Human capital of Socio-Professional Groups as a Factor of Modernization of Russian Society
Socio-Economic Systems and Social Policy, PhD Student Higher School of Economics (Moscow) Moscow, Russia
It is supposed to present main findings of investigation accomplished under theoretical line posed modernization as a complex process of changes directed to socio-economic status among the societies that are traditionally comprised into a core of global world-system order (via I. Wallerstein). Since the 70-s last century scientists have recognized a correlation between an innovative development of domestic economy and special type of socio-professional structure, in which qualified workers play a dominant role. So the very credo of the report is ? modernization of Russian economy in many respects is concerned with a competitive capacity of its socio-professional structure.
The main data source of our research is The Russian Longitudinal Monitoring Survey (RLMS), a series of nationally representative surveys designed to monitor the effects of Russian reforms on the health and economic welfare of households and individuals. We estimated (using standard statistical means and procedures) the order of satisfying of workers of different occupations to the requirements of their positions within socio-professional hierarchy of Russian society (working with a well-known occupational classification scheme ISCO-88 that we specially adapted for the Russian reality). What is more, contrary to traditionally assumed dichotomy between white- and blue-colors we revealed some patterns of behavior of low-qualified both non-manual and manual workers (clerks and plant/machine operators) primarily concerning their human capital (in a wider interpretation). In rare cases they think about the human capital they are likely to get new specialty that seems to be explained as an attempt to obtain a higher position in socio-professional structure that is a sense of unsteadiness of these trades in Russia forced, in addition, by migration on labor markets.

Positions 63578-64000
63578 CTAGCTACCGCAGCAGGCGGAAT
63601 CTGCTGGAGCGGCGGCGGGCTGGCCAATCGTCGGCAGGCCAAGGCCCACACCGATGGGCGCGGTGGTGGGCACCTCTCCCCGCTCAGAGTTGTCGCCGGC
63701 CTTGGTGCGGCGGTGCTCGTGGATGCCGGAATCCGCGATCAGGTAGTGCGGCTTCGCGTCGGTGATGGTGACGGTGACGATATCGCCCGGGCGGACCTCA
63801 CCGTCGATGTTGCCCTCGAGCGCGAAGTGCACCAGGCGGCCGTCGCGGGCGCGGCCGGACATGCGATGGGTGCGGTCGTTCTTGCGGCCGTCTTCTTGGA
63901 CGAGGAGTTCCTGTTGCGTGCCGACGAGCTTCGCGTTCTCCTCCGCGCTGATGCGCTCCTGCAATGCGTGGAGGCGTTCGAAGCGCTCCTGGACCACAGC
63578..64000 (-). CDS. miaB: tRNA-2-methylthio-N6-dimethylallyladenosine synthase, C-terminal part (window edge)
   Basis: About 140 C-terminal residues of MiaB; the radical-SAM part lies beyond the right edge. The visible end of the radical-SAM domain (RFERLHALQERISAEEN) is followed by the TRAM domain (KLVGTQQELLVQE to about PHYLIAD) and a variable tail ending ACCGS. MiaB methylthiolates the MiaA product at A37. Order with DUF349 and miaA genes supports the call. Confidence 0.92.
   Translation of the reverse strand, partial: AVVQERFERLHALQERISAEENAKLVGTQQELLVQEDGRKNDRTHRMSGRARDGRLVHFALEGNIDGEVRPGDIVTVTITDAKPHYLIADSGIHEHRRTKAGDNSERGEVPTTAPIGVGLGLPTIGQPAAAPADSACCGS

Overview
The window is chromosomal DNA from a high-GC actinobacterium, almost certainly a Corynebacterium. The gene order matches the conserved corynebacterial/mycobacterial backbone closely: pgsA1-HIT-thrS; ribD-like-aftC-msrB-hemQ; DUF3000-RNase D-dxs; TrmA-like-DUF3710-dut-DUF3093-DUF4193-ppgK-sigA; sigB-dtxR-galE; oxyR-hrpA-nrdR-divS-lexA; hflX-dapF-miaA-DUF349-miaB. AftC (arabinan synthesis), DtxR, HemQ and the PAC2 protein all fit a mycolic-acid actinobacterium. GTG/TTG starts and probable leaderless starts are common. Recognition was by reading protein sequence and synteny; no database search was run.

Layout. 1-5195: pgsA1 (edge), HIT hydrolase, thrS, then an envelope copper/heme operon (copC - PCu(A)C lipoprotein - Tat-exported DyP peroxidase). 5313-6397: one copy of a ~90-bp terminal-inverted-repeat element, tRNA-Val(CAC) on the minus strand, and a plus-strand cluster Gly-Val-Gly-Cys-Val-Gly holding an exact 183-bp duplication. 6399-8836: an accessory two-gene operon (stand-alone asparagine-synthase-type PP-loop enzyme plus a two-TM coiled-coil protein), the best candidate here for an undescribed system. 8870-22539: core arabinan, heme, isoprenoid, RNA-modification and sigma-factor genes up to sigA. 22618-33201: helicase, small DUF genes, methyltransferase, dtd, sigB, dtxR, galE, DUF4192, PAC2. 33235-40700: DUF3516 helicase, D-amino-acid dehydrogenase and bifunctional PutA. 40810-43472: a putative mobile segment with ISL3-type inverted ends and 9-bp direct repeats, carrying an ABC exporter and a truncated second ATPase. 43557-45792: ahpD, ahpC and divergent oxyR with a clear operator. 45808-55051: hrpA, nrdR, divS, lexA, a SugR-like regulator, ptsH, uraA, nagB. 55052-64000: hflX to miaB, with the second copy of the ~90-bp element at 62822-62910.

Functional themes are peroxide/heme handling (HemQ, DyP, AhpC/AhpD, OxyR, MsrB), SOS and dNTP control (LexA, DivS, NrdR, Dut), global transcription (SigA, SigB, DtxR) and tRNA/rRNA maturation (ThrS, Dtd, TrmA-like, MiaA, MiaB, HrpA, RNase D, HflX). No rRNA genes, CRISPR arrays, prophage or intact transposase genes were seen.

Taking these and other points into account, especially as compared with developed countries, we consider Russia as a pre-modernized socio-economic system with appropriate socio-professional structure and labor values of its main actors (orientation for reproduction; weak professional self-expression accord; completion censure etc.).
We hope the comprehension of human capital of different occupation groups posed to determine development of Russian society as a socio-economic system will help us to cope with alike theoretical and instrumental problems of other transition societies.